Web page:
We left Ely, NV on Sunday morning and began the long drive to Leadville, CO.BC drove the entire day, well over 650 miles, making our way clear across Utah and then half of Colorado.Utah had some of the most beautiful and strange landscapes we had ever seen.

Below: some Utah landscapes, the first two taken at Devilís Canyon

We got into Leadville, CO at about 9:00 p.m.At 10,430 feet, Leadville is the highest incorporated city in the country.JO and BC decided that, after the slog through hell they had just gone through at Boundary Peak, a rest day was in order.Also, since Leadville is so high, we would get more acclimated to the altitude.On Monday, we decided to take route 82 west over Independence Pass to Aspen.Independence Pass (12,095 feet) was very cool, the road is extremely thin, barely wide enough for two cars, and for a great majority of the length there are no guardrails or other protection from falling off the side of the mountain.From the top of the pass, we looked back at Mount Elbert, still 2500 feet higher, and were both quite psyched up in anticipation of the next morningís hike.We continued on towards Aspen, and man, what a pretentious town.The parking situation was laughable, taking us nearly half an hour to find a parking spot at 2:00 on a Monday afternoon.We had an overpriced meal, hit a CVS for some bandaging and tape for BCís feet, and made it back to Leadville to get some sleep.We got to sleep around 8:00 p.m., woke up at 1:00, and headed towards the Halfmoon Campground, north of Mount Elbert.

The road leading up to Independence Pass (12,095 feet).Mount Elbertís summit is just off the picture to the upper right.

Highpoint: Mount Elbert
State: Colorado
Height: 14433 ft.
Highpoint #: 40 (JO), 39 (BC)
Date: 8/10/2004
Trails: North Mount Elbert Trail
Distance: 9.2 miles roundtrip
Vertical Gain: 5030 ft.
Time Taken: 11 hours
Weather: Gorgeous and cool before dawn, sunny and breezy after dawn, 80ís
Group: JO and BC
Comments: We left the trailhead (about 10,000 feet) just before 2:00 a.m.
The first mile and a half of the trail is on a perfect dirt trail through the woods, over pretty much flat terrain on the Colorado Trail.Once the trail turns right (west) off of the CT, it immediately begins ascending the northeast ridge of Elbert.From this point on, Elbert very consistently gains over 4500 feet in just over 3 miles.That may sound like a lot, but the terrain is relatively smooth and is not exposed at all.In other words, this is not a difficult trail, just a death-march.The scenery, however, is beautiful.We left the trees at about 11,800, and shortly thereafter, the sun began to poke above the mountains to our east.At this point, we began to ascend a seemingly never-ending series of false summits.Worse still, BCís the batteries in BCís new GPS were dead, so we also had very little idea how close we were to the summit.Thereís nothing quite like nearing the top of what looks like the summit, only to be presented with yet another half-mile and 500 feet of elevation to hike.And then to have that happen again and again, 3 or 4 times.Regardless of all of this, Elbert was still a fabulous hike, and we were so well acclimatized that neither of us had any headaches, even when we reached the top at 14,433 feet.Elbert is the second highest mountain in the contiguous 48 states, behind only 14,494-foot Mount Whitney in California.When we reached the summit, (at about 8:30) there were two people there, a stoner couple from Colorado who were smoking a joint.While on top, we also met a lady from Maine who was hiking the Colorado Trail.We stayed on the summit for almost an hour, talking to her about highpointing, basking in our conquering of the top of the Rockies, and taking pictures of the tremendous view.We began the long descent back to the car, and BC was worried that his sore toes and black toenails would make this descent a lesson in pain.However, the bandaging that BC put on his toes did a good job, and we were back to the car around 1:30 in the afternoon.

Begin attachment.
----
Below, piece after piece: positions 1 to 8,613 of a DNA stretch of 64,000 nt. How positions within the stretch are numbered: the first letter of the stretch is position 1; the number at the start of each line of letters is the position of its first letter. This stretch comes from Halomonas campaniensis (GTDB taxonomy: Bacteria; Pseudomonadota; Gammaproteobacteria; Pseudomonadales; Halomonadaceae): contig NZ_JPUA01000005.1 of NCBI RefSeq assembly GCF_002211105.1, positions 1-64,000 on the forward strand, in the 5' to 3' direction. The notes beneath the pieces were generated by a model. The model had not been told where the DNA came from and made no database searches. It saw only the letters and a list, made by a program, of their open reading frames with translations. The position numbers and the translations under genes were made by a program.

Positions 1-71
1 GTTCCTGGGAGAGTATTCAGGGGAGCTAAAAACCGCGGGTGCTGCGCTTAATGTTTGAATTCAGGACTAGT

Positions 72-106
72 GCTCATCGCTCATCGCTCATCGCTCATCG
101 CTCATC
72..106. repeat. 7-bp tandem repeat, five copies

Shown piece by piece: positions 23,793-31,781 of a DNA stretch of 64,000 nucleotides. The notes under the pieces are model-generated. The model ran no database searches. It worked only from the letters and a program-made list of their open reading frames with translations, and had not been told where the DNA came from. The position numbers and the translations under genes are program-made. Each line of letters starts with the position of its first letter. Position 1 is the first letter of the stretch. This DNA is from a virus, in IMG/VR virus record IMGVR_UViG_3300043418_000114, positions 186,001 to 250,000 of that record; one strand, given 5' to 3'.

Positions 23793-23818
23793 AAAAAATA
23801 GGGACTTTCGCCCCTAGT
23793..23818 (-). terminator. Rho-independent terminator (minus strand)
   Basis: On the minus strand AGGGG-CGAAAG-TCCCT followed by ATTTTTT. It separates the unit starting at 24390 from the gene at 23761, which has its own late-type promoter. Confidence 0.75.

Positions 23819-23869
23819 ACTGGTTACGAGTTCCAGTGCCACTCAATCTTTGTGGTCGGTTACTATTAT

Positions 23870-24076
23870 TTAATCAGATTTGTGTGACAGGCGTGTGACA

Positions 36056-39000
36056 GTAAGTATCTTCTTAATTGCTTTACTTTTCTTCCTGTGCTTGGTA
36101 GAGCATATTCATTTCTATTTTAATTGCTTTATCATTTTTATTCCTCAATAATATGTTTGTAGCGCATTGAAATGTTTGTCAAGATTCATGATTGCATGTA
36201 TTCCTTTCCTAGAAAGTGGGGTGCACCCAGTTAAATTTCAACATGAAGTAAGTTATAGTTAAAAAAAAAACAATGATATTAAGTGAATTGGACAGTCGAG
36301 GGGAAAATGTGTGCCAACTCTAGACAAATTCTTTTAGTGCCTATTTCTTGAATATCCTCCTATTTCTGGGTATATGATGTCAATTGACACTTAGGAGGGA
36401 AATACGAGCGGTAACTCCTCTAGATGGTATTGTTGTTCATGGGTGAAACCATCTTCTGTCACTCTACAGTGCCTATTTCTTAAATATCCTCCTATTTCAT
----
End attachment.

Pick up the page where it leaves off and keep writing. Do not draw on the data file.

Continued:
Looking east at sunrise, at about 12,000 feet.

The first (and most obvious) in a seemingly never-ending procession of false summits.

Yet another false summit.

Looking back down the final summit ridge.

Looking north at Mount Massive (14,421 feet), a mere 12 feet shorter than the ground from where this picture was taken.

JO at the summit of Mount Elbert, his 40th highpoint.

A psyched BC at 14,433 feet.

The lower part of the trail is well-maintained and picturesque

Mount Elbert from the parking lot.This picture captures how this mountain just keeps reclining back behind false summits.

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